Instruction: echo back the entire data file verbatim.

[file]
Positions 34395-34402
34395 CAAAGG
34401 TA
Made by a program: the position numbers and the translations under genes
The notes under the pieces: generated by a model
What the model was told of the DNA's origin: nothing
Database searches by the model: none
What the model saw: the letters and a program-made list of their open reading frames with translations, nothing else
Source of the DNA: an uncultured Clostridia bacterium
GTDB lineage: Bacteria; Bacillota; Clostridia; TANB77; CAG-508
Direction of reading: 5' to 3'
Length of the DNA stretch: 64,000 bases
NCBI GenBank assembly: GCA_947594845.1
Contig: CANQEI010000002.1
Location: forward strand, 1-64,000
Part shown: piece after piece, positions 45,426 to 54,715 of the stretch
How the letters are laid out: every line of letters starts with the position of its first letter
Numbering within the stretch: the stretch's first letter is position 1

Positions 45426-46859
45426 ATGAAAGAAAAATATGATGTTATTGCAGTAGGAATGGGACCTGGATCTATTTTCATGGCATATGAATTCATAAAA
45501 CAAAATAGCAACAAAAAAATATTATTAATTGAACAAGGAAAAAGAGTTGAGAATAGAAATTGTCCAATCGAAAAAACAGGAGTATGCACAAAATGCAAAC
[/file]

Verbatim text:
Positions 34395-34402
34395 CAAAGG
34401 TA
Made by a program: the position numbers and the translations under genes
The notes under the pieces: generated by a model
What the model was told of the DNA's origin: nothing
Database searches by the model: none
What the model saw: the letters and a program-made list of their open reading frames with translations, nothing else
Source of the DNA: an uncultured Clostridia bacterium
GTDB lineage: Bacteria; Bacillota; Clostridia; TANB77; CAG-508
Direction of reading: 5' to 3'
Length of the DNA stretch: 64,000 bases
NCBI GenBank assembly: GCA_947594845.1
Contig: CANQEI010000002.1
Location: forward strand, 1-64,000
Part shown: piece after piece, positions 45,426 to 54,715 of the stretch
How the letters are laid out: every line of letters starts with the position of its first letter
Numbering within the stretch: the stretch's first letter is position 1

Positions 45426-46859
45426 ATGAAAGAAAAATATGATGTTATTGCAGTAGGAATGGGACCTGGATCTATTTTCATGGCATATGAATTCATAAAA
45501 CAAAATAGCAACAAAAAAATATTATTAATTGAACAAGGAAAAAGAGTTGAGAATAGAAATTGTCCAATCGAAAAAACAGGAGTATGCACAAAATGCAAAC